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4) Westworld: “These violent delights have violent ends,” warned the closing hours of Season One, and yet it turns out a violent new beginning was just around the corner. Without a doubt, some serious glitches popped up in the programming this year — watching the Abramsian mysteries of the park unfold and following the hosts’ ascension from unquestioning robots to bonafide humans in search of freedom was vastly more engaging than the familiar revolution antics which take up the bulk of screen time here, and a few attempts at mimicking that mindblowing twist with the Man in Black fall flat. And there’s not nearly enough Shogun World! (and, uh, Jungle World?) But at the end of the day, the environments are still gorgeous, the effects work still stunning, and the commitment to cerebral, character-driven sci-fi still a cause to be championed. Here’s hoping season three both gets back on track and keeps up the good work.

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3) The X-Files: The X-Files’ revival in 2016 had a lot to prove, and it mostly went about that by having Mulder and Scully shoehorn references to Google and Edward Snowden into a script already straining to explain why two graying former enemies of the state would be welcomed back to the FBI with open arms. But once you get past the mother of all cop-outs in the opening minutes, Season 11 settles back into the classic groove of “monster of the week” assignments interwoven with high-stakes conspiracy capers. Aside from a bafflingly technophobic midway ep (which I’ve been meaning to do a video analysis of), this new batch of cases left me eager for plenty more.

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2) Channel Zero – The Dream Door: Imaginary friends come to life. Eerie doors. Old secrets returning to haunt our protagonists. There’s nothing in this fourth season of CZ that its predecessors (or, indeed, countless horror media) haven’t already shown us before, but the way it presents those tropes with lingering, uncannily grounded cinematography and a propulsive (albeit aesthetically questionable) synth score creates a memorably disturbing chapter of the creepypasta-cooking anthology series.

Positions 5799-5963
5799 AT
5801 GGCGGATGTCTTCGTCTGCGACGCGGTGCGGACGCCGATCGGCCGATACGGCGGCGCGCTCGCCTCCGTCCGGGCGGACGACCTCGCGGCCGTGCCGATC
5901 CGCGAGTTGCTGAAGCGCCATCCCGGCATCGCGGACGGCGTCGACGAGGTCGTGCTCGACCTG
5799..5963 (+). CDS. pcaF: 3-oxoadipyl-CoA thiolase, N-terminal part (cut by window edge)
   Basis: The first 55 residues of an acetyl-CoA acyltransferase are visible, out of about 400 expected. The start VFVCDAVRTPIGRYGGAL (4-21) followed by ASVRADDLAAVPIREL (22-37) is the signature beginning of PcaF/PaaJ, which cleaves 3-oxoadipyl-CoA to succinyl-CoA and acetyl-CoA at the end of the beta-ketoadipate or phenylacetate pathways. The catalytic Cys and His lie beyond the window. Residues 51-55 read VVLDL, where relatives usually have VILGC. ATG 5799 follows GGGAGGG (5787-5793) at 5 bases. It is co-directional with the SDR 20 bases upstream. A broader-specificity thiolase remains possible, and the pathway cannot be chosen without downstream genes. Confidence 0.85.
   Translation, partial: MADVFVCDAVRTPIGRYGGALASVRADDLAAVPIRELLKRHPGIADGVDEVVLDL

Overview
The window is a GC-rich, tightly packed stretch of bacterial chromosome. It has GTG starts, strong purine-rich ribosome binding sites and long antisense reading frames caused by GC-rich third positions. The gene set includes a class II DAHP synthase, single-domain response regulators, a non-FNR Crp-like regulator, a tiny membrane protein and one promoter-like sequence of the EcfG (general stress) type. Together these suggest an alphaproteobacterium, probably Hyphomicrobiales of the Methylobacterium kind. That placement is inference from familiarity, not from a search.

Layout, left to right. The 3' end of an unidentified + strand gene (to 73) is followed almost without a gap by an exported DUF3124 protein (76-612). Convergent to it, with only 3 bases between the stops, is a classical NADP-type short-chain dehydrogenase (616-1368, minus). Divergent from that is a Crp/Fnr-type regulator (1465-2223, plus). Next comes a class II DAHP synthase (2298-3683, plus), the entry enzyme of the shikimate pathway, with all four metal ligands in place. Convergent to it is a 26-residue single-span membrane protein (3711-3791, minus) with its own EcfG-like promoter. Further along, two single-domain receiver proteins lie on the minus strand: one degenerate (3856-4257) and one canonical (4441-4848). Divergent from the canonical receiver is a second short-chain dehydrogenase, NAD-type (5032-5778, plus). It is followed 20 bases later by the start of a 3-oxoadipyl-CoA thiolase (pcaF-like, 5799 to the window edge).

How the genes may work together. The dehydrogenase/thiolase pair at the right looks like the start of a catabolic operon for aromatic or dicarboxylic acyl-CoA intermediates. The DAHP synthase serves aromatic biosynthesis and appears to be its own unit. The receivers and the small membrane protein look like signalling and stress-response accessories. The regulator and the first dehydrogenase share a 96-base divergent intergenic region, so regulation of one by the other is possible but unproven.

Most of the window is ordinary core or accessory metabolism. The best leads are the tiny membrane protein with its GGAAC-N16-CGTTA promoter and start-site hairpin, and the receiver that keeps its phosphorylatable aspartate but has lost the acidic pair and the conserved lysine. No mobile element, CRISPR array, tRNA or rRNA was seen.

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1) The Haunting of Hill House: Can grounded family drama and blood-curdling horror coexist? That’s the question both this Netflix miniseries and the protagonists themselves ask, as adult siblings reunited with their estranged father in the wake of a tragedy must grapple with their inner demons — and some outer ones. Director Mike Flanagan channels the dual-timelines conceit of his sleeper hit Oculus into another exploration of the fear inherent in confronting traumatic childhood memories, and even though it’s a square-peg/round-hole presentation at times (it really shouldn’t take this long for someone to just come out and say what actually happened when they were kids), the result is still a binge-worthy horror-mystery where the haunted house is as much a character as the dysfunctional people — alive and dead — wandering its halls. Not only that, but it’s the rare piece of ghost-focused media where whether the spooks exist or are just metaphors isn’t a binary interpretation. These spirits are real, but so is the all-too-human pain they represent and carry on.

 

MY TOP 5 ALBUMS OF 2018

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5) Neon Future III, Steve Aoki: After two concept albums and countless intermittent collaborations (including a well-intentioned but heinous remix of “Welcome to the Black Parade”), Steve Aoki gamely maintains his DJ cred in an era when the genre’s mainstream fame is fading with this hat trick of straight-up bangers steeped in solid features (blink-182!) and science-tastic interludes.

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4) ye, Kanye West: Yeezy garnered some not-unjustified scorn across 2018 for his scattershot, contrarian political ramblings, but from the unhinged confessions of “Yikes” to the hypnotic yet tormented outro to “Ghost Town,” this succinct LP is ironically his most focused in years — even if that focus is, as always, on Kanye.